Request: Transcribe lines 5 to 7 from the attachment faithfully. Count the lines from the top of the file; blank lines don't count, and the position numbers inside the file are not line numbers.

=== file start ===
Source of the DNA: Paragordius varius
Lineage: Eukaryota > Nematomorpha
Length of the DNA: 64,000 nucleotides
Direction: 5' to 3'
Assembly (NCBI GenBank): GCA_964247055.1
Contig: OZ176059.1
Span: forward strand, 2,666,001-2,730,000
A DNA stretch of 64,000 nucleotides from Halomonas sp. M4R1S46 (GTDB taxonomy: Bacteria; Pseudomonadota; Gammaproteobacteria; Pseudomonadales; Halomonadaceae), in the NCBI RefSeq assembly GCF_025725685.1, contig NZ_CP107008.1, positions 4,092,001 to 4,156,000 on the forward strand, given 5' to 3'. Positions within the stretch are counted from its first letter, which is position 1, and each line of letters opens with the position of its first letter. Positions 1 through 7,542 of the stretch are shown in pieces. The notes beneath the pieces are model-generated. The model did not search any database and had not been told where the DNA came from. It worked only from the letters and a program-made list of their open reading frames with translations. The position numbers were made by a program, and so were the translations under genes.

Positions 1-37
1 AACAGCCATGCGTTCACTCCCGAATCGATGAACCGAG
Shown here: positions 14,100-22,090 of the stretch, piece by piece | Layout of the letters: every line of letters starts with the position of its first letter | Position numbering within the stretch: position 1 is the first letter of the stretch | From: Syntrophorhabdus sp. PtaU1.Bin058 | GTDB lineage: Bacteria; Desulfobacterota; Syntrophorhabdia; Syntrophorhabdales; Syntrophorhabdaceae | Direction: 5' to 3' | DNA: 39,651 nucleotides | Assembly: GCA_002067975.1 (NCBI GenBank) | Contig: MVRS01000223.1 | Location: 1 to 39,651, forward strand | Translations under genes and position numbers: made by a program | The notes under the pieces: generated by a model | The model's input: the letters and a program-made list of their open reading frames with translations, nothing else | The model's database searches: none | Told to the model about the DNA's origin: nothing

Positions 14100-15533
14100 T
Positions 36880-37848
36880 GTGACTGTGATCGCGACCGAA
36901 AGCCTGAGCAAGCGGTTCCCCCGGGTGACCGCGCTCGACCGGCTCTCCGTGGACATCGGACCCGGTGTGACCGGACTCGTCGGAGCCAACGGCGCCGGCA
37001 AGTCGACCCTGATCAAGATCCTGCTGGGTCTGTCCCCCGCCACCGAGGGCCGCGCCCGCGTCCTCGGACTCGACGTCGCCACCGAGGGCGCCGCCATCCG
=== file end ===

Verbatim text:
Assembly (NCBI GenBank): GCA_964247055.1
Contig: OZ176059.1
Span: forward strand, 2,666,001-2,730,000